Why Todd Akin Should Read W. Somerset Maugham’s ‘The Unconquered’


Why Todd Akin Should Read W. Somerset Maugham’s ‘The Unconquered’


He’s a Republican Congressman. He’s a notorious enemy of birth control. He doesn’t have a uterus. Should it surprise us, then, that Todd Akin has just made some truly ignorant statements about rape and abortion? Not in the slightest. But when Rep. Akin announced in an interview yesterday that “From what I understand from doctors…if it’s a legitimate rape, the female body has ways to try to shut that whole thing down,” he might have known that such a calculatedly controversial tidbit might lead to a bit of (pussy) rioting.

There’s obviously a lot to consider in his remark. What ‘doctors’ could he have been speaking of? Psychologists? Denists? Eye, ear, nose and throat specialists? People who have gone to college long enough to have the prefix ‘doctor’ attached to them even though they technically work at Home Depot? And what counts as ‘legitimate’ in these doctors’ eyes? Finally, when and in what context are these conversations taking place? It may be a failure of imagination on my part, but I find it almost impossible to dream up a situation in which Akin is going around to universities and mental health conferences in an earnest attempt to do research on rape and its effect on the female body. Otherwise he might not have let the term of ‘doctor’ go so unspecified and unqualified in his remark. But since, obviously, most everyone with a brain sees the irresponsibility of Akin’s statement and takes it for the utter bullshit that it is, ours is not stress this any further. Instead, we’d like to make a humble request of Congressman Akin. We’d like him to read W. Somerset Maugham’s (of Human Bondage fame) 1943 short story, ‘The Unconquered”, which tells the tale of a French family invaded in wartime by a German soldier (Hans) who rapes the daughter (Annette) and proceeds to come back to visit in increments throughout her full term, falling bizarrely in love with her in the process, despite her revulsion at the sight of him. After about thirty pages of watching this tortuous dynamic–the brutal economy of language, the eternally shifting powerplay that Maugham does so well–the baby is finally born, and the German soldier, aflame with pride, comes back to see it for the first time, but finds neither Annette nor the baby at home. Then she arrives:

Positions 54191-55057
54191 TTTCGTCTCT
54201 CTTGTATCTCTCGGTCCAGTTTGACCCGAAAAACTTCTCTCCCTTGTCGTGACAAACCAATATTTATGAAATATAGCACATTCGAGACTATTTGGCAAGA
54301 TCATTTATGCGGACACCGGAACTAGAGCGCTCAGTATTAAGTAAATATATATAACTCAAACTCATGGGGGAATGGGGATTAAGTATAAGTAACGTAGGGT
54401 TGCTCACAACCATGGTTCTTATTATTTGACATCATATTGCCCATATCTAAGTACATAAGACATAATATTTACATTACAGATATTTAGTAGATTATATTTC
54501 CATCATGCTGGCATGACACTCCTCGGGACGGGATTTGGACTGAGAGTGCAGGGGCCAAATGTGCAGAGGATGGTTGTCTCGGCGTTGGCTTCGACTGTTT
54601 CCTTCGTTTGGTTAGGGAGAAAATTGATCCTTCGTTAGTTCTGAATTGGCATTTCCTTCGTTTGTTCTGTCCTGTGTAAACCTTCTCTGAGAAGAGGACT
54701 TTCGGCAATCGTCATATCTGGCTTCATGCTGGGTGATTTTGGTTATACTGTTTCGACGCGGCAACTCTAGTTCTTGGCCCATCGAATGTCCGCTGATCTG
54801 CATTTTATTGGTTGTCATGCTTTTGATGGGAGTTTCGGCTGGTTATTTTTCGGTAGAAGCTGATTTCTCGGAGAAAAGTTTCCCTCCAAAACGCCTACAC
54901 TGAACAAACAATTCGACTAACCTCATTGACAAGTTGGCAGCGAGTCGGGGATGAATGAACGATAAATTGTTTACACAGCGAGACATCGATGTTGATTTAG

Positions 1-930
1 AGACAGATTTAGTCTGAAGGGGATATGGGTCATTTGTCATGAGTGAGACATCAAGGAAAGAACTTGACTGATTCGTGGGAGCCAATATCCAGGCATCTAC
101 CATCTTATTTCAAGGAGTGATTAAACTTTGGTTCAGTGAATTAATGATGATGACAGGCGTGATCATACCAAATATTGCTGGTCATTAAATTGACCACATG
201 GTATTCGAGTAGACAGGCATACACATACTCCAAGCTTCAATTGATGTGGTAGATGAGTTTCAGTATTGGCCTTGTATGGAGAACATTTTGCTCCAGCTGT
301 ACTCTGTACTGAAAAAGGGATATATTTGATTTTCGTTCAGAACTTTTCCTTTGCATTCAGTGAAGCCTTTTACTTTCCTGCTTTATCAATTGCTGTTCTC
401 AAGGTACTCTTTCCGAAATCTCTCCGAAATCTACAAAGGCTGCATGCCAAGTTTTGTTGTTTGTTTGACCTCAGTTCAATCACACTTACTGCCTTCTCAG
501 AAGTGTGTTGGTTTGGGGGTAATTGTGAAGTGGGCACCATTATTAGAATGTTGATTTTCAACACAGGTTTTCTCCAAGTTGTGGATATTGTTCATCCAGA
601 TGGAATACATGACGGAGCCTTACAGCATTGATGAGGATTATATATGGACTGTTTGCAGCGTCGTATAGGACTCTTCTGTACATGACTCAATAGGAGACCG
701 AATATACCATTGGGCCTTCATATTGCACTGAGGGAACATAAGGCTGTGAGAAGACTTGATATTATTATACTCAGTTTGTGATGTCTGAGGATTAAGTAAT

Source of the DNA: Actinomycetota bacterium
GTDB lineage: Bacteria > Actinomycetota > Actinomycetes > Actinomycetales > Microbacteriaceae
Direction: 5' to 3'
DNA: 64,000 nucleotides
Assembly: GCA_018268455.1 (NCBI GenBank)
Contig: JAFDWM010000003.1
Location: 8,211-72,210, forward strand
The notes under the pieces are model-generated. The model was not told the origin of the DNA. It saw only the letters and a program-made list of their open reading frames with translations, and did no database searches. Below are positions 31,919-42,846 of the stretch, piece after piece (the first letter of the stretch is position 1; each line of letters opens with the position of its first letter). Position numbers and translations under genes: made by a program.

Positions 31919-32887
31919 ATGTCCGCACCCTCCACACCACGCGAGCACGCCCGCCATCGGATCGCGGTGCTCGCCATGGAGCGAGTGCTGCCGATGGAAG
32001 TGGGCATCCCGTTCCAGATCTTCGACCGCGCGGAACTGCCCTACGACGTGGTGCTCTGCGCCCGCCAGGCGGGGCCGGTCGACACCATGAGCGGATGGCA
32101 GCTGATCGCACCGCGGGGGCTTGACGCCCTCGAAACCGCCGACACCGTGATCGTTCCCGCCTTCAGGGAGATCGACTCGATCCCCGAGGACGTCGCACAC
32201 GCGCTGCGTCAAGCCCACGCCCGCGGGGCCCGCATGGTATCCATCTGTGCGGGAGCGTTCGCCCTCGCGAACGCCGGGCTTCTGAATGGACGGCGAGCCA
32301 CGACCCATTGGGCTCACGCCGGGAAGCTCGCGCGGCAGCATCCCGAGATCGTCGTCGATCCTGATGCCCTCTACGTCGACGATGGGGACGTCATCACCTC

“Hans flung open the door, and as he did so Annette walked in…She was soaked, and her hair, disheveled, clung damply to her head and hung down her shoulders in bedraggled wisps. She was deathly white. Madame Perier sprang towards her and took her in her arms.

‘Where have you been? Oh, my poor child, you’re wet through. What madness!’

But Annette pushed her away. She looked at Hans.

‘You’ve come at the right moment, you.’

‘Where’s the baby?’ cried Madame Perier.

‘I had to do it at once. I was afraid if I waited I wouldn’t have the courage.’

‘Annette, what have you done?’

‘I’ve done what I had to do. I took it down to the brook and held it under water till it was dead.’

Hans gave a great cry, the cry of an animal wounded to death; he covered his face with his hands, and staggering like a drunken man flung out of the door. Annette sank into a chair, and leaning her forehead on her two fists burst into passionate weeping.”

The defense rests. If Akin can’t listen to the reality of actual rape victims, or actual doctors, he might at least be able, as Maugham did, to use his own humanity and his own imagination to save him from ‘misspeaking’ again.